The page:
Making the mouth to heart connection. People with gum disease are almost twice as likely to have coronary artery disease, according to the American Academy of Periodontology (wedmd.com). In fact, one study found that common problems in the mouth, including gum disease, cavities, and missing teeth, predicted heart disease as well as cholesterol levels. So how exactly is oral health linked to heart disease?
Oral Health Linked to Heart Disease > Controversy Remains
Studies of oral health linked to heart disease seem to agree that there is indeed a link between the two. But exactly how gum disease (also periodontal disease or gingivitis) and heart disease (coronary artery disease) connect remains unclear.
Studies have shown a few links.
Both gum disease and heart disease involve inflammation. Levels of C-reactive protein (CRP) increase in people with severe gum disease. CRP levels are used to assess a person’s heart attack risk.
The same bacteria have been found in the mouth and in artery plaques. So one theory suggests that these bacteria stick to fatty plaques in the bloodstream, contributing to blockages.
Another theory suggests that as the oral bacteria travel through your body, they trigger inflammation throughout your body, which is a natural defense mechanism. But this could cause blood cells to swell, narrowing arteries and increasing the risk for blood clots.
Gum disease and heart disease also share some common risk factors, including:
- Poor nutrition
- Being male
- Cigarette smoking
While controversy remains about how oral health is linked to heart disease, we should heed two eye-opening facts:
- People with gum disease are twice as likely to get heart disease.
- Cavities, missing teeth and gum disease are common among people with heart disease.
Make Your Personal Link Between Oral and Heart Health a Positive One
Granted, practicing good oral hygiene can’t dismiss your risk for heart disease. But it could certainly help decrease it. With proper oral hygiene, you can minimize cavities and swelling in your mouth, where bacteria tend to breed. Make your mouth less inviting to excessive bacteria.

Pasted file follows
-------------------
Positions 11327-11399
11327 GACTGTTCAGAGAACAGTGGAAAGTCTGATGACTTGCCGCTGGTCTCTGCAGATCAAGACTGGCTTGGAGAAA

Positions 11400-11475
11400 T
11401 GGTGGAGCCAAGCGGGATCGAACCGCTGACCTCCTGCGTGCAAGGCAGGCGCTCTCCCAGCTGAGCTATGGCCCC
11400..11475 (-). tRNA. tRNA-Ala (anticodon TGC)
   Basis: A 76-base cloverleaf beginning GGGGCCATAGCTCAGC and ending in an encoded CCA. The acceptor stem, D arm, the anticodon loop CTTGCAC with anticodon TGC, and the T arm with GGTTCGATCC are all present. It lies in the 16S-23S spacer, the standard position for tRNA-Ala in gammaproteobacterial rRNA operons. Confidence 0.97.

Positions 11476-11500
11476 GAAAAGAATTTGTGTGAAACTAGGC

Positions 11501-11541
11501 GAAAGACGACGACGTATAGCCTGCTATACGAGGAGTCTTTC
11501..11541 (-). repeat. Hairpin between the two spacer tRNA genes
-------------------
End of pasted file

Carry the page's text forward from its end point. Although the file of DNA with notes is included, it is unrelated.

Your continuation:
- Brush twice daily.
- Floss daily.
- Visit your dentist every 6 months for a check-up.
- Get your teeth cleaned by your dentist regularly.
- Contact your dentist if you notice unusual swelling or pain in your mouth.
Also, if you get diagnosed with moderate to severe gum disease and have a known risk factor (smoker, male, poor diet, diabetes), get a medical evaluation done annually.
If you have heart disease and symptoms of gum disease, call your trusted dentist at The Happy Tooth today for a thorough periodontal examination. Or feel free to do more research first and read Periodontal Disease: Get the Facts and Avoid Gum Disease.
Oral Health Linked to Heart Disease Summed Up
- Experts agree there seems to be a link between the two.
- Both diseases share common bacteria types.
- Both diseases involve inflammation, which puts your body naturally into attack mode.
- Taking good care of your mouth helps eliminate unwanted bacteria and keep much-needed teeth for healthy eating.
- Eating hardy, nutritious foods helps keep your heart and entire body healthier.
So, consider oral health linked to heart disease, and start taking even better care of both your mouth and heart today!
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